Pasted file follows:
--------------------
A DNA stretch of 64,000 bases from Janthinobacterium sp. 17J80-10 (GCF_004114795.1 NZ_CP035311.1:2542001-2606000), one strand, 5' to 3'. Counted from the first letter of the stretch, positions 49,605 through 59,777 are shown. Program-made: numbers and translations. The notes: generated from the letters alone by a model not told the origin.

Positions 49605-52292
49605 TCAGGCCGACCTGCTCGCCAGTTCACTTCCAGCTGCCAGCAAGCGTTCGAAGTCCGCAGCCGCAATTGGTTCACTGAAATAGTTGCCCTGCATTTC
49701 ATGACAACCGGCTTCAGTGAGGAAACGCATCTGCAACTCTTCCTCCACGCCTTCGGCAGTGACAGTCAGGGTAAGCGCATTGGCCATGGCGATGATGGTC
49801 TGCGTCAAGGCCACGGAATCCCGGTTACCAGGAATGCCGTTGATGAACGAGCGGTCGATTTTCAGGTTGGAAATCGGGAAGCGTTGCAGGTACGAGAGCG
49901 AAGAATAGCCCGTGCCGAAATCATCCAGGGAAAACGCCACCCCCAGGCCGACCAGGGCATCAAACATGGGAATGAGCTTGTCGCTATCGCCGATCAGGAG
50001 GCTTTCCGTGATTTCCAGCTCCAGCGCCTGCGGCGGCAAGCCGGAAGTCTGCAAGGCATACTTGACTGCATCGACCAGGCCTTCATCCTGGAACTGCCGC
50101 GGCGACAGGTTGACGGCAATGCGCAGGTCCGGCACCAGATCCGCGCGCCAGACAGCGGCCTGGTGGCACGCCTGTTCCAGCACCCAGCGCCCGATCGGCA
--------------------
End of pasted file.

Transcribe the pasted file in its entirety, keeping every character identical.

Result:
A DNA stretch of 64,000 bases from Janthinobacterium sp. 17J80-10 (GCF_004114795.1 NZ_CP035311.1:2542001-2606000), one strand, 5' to 3'. Counted from the first letter of the stretch, positions 49,605 through 59,777 are shown. Program-made: numbers and translations. The notes: generated from the letters alone by a model not told the origin.

Positions 49605-52292
49605 TCAGGCCGACCTGCTCGCCAGTTCACTTCCAGCTGCCAGCAAGCGTTCGAAGTCCGCAGCCGCAATTGGTTCACTGAAATAGTTGCCCTGCATTTC
49701 ATGACAACCGGCTTCAGTGAGGAAACGCATCTGCAACTCTTCCTCCACGCCTTCGGCAGTGACAGTCAGGGTAAGCGCATTGGCCATGGCGATGATGGTC
49801 TGCGTCAAGGCCACGGAATCCCGGTTACCAGGAATGCCGTTGATGAACGAGCGGTCGATTTTCAGGTTGGAAATCGGGAAGCGTTGCAGGTACGAGAGCG
49901 AAGAATAGCCCGTGCCGAAATCATCCAGGGAAAACGCCACCCCCAGGCCGACCAGGGCATCAAACATGGGAATGAGCTTGTCGCTATCGCCGATCAGGAG
50001 GCTTTCCGTGATTTCCAGCTCCAGCGCCTGCGGCGGCAAGCCGGAAGTCTGCAAGGCATACTTGACTGCATCGACCAGGCCTTCATCCTGGAACTGCCGC
50101 GGCGACAGGTTGACGGCAATGCGCAGGTCCGGCACCAGATCCGCGCGCCAGACAGCGGCCTGGTGGCACGCCTGTTCCAGCACCCAGCGCCCGATCGGCA